The game events on Tuesday night in Pittsburgh can be addressed with one question. Do you want the good news first or the bad news? The positive was the dominant return of Matt Garza. After 10 months off from pitching at the Major League level, the Cubs starter let it out against the Pirates. Garza comfortably hit 92-94 mph with his fastball and had the Bucs hitters coming up empty on his slider all night. In fact, there was one stretch where the former Cubs ace struck out four hitters in a row, including the side in the bottom of the second. He had held the Pirates hitless through four innings with the help of some solid defense behind him. Garza’s effort may have had some Cub fans flashing back to when Carlos Zambrano returned from the disabled list in September 2008 to toss a no hitter in Milwaukee against the Astros.
With the stated pitch count of 85-90 prior to the game, many began to wonder if Garza would be pulled to honor the limit even if he had a no no going. Indications were that the Cubs would be strict about the pitch count, but the question would go left unanswered after the Cubs righty allowed a bloop single in the fifth. The single represented his 76th pitch thrown on the night and Garza would go on to finish the fifth to be in line for the win. The Cubs starter finished with 82 pitches, elevated by the five strikeouts and the three walks. The free pass total can be a bit deceiving, as none really came as a sign of a bout with wildness. All three came on 3-2 counts with Garza attempting to give the batter a pitcher’s pitch to swing at.
The gem on the mound was not the only highlight of Garza’s return. Number 22 wasted no time competing with his fellow rotation mates at the plate as well. After witnessing homers by Travis Wood and Jeff Samardzija the past week, not to mention the RBI double by Scott Feldman, Garza joined in on the fun with a two out double in the second that scored two and bumped the lead up to 3-0. The extra base knock pretty much overshadowed a key RBI single by Darwin Barney ahead of him to keep the inning rolling. It should also be noted that Barney finished the night 4 for 4, including a triple in the top of the ninth.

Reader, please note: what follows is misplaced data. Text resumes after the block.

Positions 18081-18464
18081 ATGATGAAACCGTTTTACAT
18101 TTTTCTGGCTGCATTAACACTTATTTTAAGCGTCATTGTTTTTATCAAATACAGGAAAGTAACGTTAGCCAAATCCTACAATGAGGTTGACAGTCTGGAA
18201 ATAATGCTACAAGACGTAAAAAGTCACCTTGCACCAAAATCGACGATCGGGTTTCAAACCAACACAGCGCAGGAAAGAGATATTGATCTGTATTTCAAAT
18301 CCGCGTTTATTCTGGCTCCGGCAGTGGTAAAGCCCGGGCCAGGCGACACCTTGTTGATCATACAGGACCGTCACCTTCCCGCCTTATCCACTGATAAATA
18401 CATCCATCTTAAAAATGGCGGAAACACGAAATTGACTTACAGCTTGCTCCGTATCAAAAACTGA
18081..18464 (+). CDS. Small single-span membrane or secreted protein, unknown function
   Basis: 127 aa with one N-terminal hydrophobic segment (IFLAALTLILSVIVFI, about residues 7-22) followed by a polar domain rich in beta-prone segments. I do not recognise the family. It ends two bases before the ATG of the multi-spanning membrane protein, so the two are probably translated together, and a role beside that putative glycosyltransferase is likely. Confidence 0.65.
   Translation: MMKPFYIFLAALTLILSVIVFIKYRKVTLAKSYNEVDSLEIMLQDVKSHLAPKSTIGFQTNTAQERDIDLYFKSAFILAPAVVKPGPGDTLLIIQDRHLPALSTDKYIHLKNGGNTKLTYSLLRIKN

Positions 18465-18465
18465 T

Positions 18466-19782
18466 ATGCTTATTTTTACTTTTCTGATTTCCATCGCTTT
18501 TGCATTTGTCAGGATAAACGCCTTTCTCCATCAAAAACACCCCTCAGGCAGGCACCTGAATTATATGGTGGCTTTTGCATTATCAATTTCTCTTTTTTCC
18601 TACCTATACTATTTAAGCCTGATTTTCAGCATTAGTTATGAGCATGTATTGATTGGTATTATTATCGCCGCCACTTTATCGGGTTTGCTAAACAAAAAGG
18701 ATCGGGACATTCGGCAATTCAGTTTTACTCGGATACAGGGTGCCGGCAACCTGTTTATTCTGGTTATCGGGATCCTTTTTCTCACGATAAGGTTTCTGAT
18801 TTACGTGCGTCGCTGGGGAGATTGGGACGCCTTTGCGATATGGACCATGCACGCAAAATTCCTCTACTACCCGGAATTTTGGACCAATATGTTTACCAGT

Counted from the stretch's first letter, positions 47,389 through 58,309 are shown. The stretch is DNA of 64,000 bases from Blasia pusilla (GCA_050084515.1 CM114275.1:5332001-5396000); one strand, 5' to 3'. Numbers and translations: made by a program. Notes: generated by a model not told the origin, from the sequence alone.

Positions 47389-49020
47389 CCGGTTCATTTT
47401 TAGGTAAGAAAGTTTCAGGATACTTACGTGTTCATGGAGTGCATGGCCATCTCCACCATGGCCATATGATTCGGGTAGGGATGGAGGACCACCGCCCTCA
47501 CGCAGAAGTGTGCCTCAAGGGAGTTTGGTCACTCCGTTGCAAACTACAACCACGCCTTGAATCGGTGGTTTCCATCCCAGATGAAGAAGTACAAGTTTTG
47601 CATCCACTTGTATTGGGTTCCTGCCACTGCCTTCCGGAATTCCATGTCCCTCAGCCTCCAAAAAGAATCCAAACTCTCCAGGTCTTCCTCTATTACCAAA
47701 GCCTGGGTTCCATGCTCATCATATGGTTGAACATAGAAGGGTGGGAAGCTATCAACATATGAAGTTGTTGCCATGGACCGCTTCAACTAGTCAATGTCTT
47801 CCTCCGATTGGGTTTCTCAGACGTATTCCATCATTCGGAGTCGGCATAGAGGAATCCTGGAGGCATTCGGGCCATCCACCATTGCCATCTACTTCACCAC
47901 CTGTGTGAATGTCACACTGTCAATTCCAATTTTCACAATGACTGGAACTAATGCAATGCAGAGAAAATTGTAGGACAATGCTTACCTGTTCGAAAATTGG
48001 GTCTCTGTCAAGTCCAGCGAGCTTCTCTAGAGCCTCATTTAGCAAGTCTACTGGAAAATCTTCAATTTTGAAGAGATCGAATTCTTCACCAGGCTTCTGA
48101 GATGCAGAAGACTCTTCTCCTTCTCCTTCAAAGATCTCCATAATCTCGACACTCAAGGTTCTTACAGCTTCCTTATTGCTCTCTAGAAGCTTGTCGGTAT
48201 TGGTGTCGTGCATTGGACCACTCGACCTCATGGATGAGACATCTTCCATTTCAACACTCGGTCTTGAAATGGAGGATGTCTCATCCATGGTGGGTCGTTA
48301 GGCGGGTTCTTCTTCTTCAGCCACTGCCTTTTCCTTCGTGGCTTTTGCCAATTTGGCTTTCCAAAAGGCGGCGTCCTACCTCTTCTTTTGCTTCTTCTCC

The bad news? The bullpen, which is no surprise to those of you who have kept up with the Cubs all season. Shawn Camp continues to pitch like the guy who was cut by the Blue Jays two off seasons ago. More ranting on him to come in a separate post. Camp is the one that served up a grand slam to pinch hitter Travis Snider to cap off a five run sixth for the home team. That one bad inning was all the NL Central contending Pirates needed to win the game, with off season rumored free agent target Jason Grilli picking up his 18th save in 18 tries to deny the Cubs a comeback.
Regardless, the take away from the game is that Garza was amazingly sharp for a pitcher that has been out of action for so long, rehab starts or not. Assuming the goateed power arm does not experience any post appearance soreness over the next couple of days, the already top tier of the league rotation only looks to get even better. With that the question will turn from Garza’s durability to that of whether the Cubs should trade or extend the right handed pitcher.